Now here's another blighter of a parasite that can be easy to control, but cause a lot of damage to your koi if gone unnoticed for a period of time.
There are two types, skin flukes and gill flukes. Skin flukes are live bearers and gill flukes lay eggs. Gill flukes are distinguishable mainly by their "eyes", two or four black dots which are clearly visible on the slide. In low numbers they can be harmless and I bet at least one fish in your pond has flukes on it right now, and you wouldn't know.
So, here is a gill fluke example;
Many hobbyists struggle to control fluke outbreaks, and the main reason for this is that they tend to only treat once. They will kill the live flukes, but the eggs remain untouched by the treatment. At 20c the eggs will hatch in about 4 days, and must find a host within 8 hours or they will die. At lower temperatures they can remain as eggs for up to 6 months, so you can see why they are a constant issue. We think we have zapped them but then bang... the eggs hatch. During summer, with pond temperatures at above 16c, I would recommend redosing after 5- 7 days.
Skin flukes example;
Skin flukes are live bearers and already carrying a fully developed embryo when it is born, and will "give birth" a day later. This process carries on and a single skin fluke can produce up to 2000 offspring in one month.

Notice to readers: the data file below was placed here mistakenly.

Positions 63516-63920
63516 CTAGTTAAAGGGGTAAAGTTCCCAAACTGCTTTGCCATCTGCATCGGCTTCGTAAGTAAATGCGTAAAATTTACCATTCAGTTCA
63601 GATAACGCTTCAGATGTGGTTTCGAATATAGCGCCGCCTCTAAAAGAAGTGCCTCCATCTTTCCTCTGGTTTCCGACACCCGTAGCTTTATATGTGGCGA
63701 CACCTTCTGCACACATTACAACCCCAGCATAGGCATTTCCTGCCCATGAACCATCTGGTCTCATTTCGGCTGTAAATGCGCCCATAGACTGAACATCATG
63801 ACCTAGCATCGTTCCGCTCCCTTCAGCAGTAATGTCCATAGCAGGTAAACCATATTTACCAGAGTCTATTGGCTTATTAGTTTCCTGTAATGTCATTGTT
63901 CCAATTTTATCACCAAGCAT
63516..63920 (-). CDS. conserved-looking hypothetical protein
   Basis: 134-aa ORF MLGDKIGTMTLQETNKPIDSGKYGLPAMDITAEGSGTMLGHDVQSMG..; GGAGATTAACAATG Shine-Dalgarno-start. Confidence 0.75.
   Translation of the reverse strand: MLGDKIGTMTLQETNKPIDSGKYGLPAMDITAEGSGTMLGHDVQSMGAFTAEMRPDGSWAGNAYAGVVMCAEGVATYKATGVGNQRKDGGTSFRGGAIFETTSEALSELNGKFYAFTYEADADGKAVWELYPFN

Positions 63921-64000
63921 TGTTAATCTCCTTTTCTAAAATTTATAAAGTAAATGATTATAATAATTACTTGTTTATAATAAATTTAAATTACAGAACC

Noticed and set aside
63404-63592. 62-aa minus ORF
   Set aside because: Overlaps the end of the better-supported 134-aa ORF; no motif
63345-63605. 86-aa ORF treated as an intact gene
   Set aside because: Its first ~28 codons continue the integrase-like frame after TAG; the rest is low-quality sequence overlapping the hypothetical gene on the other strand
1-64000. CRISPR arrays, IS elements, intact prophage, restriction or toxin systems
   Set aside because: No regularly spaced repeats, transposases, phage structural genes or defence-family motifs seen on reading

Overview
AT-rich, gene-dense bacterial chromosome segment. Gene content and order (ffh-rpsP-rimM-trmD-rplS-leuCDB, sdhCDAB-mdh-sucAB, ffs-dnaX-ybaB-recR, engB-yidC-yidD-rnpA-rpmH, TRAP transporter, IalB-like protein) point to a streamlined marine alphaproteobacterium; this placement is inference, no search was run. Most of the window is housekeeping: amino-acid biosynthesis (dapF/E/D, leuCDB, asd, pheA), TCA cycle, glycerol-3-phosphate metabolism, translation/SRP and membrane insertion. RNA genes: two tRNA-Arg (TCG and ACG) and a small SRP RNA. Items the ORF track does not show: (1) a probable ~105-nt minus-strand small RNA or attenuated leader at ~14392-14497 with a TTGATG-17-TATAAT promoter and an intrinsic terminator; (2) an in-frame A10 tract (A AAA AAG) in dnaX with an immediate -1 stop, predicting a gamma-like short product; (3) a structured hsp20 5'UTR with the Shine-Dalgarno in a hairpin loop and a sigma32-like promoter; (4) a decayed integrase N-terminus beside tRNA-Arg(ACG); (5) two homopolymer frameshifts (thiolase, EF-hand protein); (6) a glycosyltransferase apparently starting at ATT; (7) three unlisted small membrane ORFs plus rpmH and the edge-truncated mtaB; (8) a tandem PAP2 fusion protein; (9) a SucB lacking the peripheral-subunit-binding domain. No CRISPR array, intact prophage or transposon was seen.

Symptoms for both are the same, lethargy, lack of appetite,heavy mucus, flashing and quite common is "submarining", where the koi will lay motionless with its head pointing downwards. Secondary infections will develop, caused by the hooks that the flukes use to attach themselves to the host. Rapid gill movement is also a clue, as the flukes can damage the gill filaments. Always take a scrape from the gill area, especially, and other areas of the koi.
Treatment should be either a Praziquantel or Flubendazole based product. I have found Fluke-Solve to be very effective and easy to administer. Fluke-M is a flubendazole based treatment which is widely available. Follow the manufacturers instructions for dosage. Some hobbyists add potassium permanganate a day prior to treatment to strip excess mucus. PP, Malachite & Formalin and Chloramine T will not eradicate flukes.